UPDATE 1-Oil above $108 on demand hopes, US oil at premium to Brent
* G20 puts growth before austerity, vows to tread carefully
* Hedge fund bets on U.S. oil prices hit record level-CFTC
* China frees up lending rates in major reform
* Coming Up: U.S. existing home sales; 1400 GMT
(Adds comments, updates prices)
SINGAPORE, July 22 (Reuters) - U.S. oil continued to trade above Brent futures on Monday after flipping to a premium for the first time since 2010 in the previous session, while both benchmarks held firmly above $108 a barrel amid hopes of a revival in global demand growth.
A pledge by the Group of 20 nations, which account for 90 percent of the world economy, to put growth before austerity fuelled hopes of a recovery in consumption of commodities.
U.S. oil got a further boost as refineries in the world's top oil consumer ramped up runs, helping the contract surge ahead of the global crude-market benchmark, North Sea Brent.
Brent rose 32 cents to $108.39 a barrel by 0501 GMT, after settling 63 cents lower on Friday. U.S. benchmark West Texas Intermediate (WTI) crude gained 37 cents to $108.42 after hitting a 16-month high of $109.32 in the prior session.
"The U.S. contract will be the main driver of oil with Brent tracking the U.S. contract," said Tetsu Emori, a commodities fund manager at Astmax Investments in Tokyo.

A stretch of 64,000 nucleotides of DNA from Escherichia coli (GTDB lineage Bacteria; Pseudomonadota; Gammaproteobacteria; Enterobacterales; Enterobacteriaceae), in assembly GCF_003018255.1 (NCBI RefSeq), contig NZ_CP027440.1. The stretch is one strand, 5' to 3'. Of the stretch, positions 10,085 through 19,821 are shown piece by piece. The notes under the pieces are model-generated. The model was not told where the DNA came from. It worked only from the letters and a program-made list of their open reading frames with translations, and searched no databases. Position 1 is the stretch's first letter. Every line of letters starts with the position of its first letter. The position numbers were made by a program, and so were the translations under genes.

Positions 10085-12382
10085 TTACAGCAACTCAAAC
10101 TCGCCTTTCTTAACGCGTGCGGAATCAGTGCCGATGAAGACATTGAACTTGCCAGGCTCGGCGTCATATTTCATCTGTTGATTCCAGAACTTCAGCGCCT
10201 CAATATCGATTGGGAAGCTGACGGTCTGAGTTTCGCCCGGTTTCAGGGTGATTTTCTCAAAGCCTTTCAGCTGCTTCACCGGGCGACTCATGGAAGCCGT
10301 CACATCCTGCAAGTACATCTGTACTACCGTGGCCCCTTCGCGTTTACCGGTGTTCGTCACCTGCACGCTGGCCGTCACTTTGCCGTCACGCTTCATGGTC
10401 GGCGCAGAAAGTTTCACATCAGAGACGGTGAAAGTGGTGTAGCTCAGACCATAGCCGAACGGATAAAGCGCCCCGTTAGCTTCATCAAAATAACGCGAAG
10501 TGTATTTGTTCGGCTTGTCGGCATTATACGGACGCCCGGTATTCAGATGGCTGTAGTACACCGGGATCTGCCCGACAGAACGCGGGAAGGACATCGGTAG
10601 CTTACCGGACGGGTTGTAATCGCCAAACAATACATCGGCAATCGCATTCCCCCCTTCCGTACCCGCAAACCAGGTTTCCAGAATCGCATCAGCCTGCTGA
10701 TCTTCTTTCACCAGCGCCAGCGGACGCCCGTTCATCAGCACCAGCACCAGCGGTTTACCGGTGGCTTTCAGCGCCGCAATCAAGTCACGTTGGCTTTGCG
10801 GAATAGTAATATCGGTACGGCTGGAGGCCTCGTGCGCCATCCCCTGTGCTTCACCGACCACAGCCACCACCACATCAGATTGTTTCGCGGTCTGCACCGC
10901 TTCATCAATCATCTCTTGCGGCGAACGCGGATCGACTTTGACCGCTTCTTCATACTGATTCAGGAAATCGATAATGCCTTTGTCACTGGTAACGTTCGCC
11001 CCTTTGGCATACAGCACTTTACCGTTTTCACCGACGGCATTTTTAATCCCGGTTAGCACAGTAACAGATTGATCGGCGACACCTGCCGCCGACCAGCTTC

"The United States is using more and more of its own oil, which means less demand for barrels priced in Brent."
The convergence of the two front-month benchmarks comes as increased pipeline capacity has drained the glut of oil at the WTI delivery point of Cushing, Oklahoma, to the U.S. Gulf Coast, where refinery demand has been high. Stocks at Cushing have fallen to 46 million barrels from 52 million in January.
The jump in the U.S. benchmark on Friday was also assisted by hedge funds, who amassed record bets on rising U.S. crude oil prices in the week to July 16, trade data by the U.S. Commodity Futures Trading Commission (CFTC) showed.
Astmax's Emori expects the difference between the two contracts to remain narrow for the rest of the year, with both rising overall in tandem. U.S. crude may command a premium of as much as $3 a barrel over Brent, with the European marker rising by as much over the U.S. contract, he said.
The WTI may rise to $115 by the end of the year, he said. Brent may also gain to the same levels, and rise to about $120-$125 a barrel if geopolitical tensions in the Middle East worsen or there is a supply shock.
Crude prices were also supported by China's move to remove controls on bank lending rates that could lower financial costs for companies, offering hopes that cheaper credit will help support the softening economy and drive demand from the world's No.2 oil consumer.
"These policy changes are likely to be stimulatory for the economy as state-owned enterprises will face a lower effective borrowing rate," analysts at ANZ said in a note.
"The G20 finance ministers and central bank governors also met over the weekend and agreed that their near-term priority is to 'boost jobs and growth'."
(Editing by Himani Sarkar and Richard Pullin)